The Way beyond 'Art': The Work of Herbert Bayer

The Way beyond 'Art': The Work of Herbert Bayer

The Way beyond 'Art': The Work of Herbert Bayer

The Way beyond 'Art': The Work of Herbert Bayer

Excerpt

No more far-reaching or penetrating statement could be made, in my judgment, than that which is made in the early pages of the present volume. We are in the moving presence of a great intellectual transformation scene. It is the counterpart of the intellectual transformation that began in Greece and that has so controlled the subsequent development of philosophic and scientific thought that it may be said to have been their classic pattern. It was, to borrow the words of Dr. Dorner, a search for immutabilities below and behind the changing events of nature and life. The frame of reference appropriate to this point of view became itself so immutable that it controlled even those who rebelled against some of the forms it had earlier taken. The particular things taken to be fixed "changed," but whatever new things took their place were supposed to be equally immutable. Newton is a good example from the side of science. His atoms had no likeness to the fixed forms and species that were the subjects of Greek science. But they were equally fixed and equally independent of each other in the space and time which were also equally fixed and disconnected -- or "absolute." Darwin dealt the idea of fixed species of plants and animals a mortal blow. But his successors in biological science took up the search for smaller elementary units which remained immutable under the process of change.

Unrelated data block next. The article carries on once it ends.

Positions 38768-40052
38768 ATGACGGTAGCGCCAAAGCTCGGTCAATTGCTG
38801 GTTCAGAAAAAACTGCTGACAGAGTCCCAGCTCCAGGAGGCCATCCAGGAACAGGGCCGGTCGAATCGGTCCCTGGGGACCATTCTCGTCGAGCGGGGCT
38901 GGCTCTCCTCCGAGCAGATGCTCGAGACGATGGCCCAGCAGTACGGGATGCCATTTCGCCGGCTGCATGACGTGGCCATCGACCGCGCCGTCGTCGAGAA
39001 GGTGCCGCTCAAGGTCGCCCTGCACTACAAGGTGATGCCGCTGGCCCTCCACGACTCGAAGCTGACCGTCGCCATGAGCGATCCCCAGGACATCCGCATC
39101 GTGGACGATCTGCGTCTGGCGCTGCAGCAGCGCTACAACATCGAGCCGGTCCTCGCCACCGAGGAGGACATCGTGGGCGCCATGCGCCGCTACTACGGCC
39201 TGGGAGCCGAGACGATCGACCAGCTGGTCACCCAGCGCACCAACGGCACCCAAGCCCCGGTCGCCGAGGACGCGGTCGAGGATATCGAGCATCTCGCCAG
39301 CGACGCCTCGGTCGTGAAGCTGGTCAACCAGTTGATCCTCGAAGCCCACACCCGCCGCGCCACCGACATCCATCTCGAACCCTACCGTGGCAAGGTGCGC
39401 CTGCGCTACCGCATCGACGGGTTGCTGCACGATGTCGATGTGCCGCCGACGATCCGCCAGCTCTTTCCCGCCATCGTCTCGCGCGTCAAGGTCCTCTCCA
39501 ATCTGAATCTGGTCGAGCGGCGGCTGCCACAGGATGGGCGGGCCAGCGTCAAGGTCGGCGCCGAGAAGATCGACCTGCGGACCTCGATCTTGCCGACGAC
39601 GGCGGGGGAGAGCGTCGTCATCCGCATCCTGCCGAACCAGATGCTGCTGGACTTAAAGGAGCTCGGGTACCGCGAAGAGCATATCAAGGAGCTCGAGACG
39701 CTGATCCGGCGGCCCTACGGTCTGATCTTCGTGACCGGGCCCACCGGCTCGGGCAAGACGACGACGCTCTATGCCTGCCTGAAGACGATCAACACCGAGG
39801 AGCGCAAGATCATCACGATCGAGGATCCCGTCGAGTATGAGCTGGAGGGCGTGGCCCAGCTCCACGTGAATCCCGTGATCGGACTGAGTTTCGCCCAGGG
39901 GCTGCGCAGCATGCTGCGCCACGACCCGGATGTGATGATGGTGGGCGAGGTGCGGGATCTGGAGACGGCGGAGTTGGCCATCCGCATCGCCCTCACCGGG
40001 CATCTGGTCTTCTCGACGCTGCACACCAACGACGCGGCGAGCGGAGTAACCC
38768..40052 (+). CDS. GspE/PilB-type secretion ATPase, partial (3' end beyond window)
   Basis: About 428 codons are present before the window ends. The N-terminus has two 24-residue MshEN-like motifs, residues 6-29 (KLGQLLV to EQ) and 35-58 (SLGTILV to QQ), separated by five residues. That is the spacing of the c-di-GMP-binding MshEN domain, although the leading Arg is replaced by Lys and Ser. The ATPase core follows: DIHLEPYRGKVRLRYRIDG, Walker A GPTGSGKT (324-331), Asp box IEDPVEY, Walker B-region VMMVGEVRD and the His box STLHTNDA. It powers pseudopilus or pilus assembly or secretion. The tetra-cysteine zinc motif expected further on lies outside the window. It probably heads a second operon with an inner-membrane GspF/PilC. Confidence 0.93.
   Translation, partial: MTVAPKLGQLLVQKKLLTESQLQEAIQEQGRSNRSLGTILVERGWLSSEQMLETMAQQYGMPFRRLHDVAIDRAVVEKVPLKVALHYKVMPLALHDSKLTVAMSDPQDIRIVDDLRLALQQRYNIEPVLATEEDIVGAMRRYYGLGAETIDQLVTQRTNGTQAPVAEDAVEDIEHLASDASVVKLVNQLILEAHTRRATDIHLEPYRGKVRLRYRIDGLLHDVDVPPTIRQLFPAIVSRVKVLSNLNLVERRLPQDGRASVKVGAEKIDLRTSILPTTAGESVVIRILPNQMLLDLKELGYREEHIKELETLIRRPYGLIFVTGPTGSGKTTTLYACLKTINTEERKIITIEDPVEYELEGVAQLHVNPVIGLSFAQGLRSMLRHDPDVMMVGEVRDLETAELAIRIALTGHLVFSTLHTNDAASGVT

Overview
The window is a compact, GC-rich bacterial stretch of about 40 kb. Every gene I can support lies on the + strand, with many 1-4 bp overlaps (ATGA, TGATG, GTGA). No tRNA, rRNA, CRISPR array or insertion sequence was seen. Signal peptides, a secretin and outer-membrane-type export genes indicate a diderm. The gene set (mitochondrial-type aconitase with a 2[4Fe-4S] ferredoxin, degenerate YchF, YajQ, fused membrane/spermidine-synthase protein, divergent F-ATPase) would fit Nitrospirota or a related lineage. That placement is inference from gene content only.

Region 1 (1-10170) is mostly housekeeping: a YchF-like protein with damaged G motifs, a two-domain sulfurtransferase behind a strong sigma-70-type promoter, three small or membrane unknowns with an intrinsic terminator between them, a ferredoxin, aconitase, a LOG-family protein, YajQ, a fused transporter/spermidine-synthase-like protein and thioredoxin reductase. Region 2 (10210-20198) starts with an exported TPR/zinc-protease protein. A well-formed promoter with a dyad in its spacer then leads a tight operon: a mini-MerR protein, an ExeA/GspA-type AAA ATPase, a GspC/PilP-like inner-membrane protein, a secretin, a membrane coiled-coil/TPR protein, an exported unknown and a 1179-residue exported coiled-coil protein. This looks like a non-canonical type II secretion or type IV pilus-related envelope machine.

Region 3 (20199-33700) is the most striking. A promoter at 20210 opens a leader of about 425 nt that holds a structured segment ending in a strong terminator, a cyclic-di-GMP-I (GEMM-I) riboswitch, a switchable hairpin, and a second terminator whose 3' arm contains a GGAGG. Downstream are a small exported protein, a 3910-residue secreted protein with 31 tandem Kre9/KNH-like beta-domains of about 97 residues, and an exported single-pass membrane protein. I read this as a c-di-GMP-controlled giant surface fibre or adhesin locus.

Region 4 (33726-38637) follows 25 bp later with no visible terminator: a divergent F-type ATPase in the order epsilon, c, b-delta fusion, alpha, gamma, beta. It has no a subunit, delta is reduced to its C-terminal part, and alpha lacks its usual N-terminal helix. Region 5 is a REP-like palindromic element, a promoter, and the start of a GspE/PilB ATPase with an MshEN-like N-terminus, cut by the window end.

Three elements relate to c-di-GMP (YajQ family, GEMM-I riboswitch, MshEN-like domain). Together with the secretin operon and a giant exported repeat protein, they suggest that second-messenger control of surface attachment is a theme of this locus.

The movement now going on is, as Dr. Dorner points out, a counterpart change. But it is reversed in its direction. The movements that are characteristically "modern" are coming to a head in search for mutabilities below and behind what both, on its face, and according to the language that comes habitually to our lips, is fixed, settled beyond peradventure. Laws that once were taken to be fixed are changing -- adherents of the older view would say "dissolving" -- into statistical probabilities, in the form of generalizations stable enough to permit reasonably dependable predictions. In philosophy, belief in eternals and absolute universals has far from disappeared. But the idea of process is making its way into that which is known and the idea of operations into our account of how we know. "Event" is the aspect of which comes out of, which proceeds, from a total process, whose other aspect is "fact," that which is done, finished (in a relative sense) while event and fact enter together as inceptions of new events and new things to be done.

There is one phase of this wide field I should like to call particular atten-

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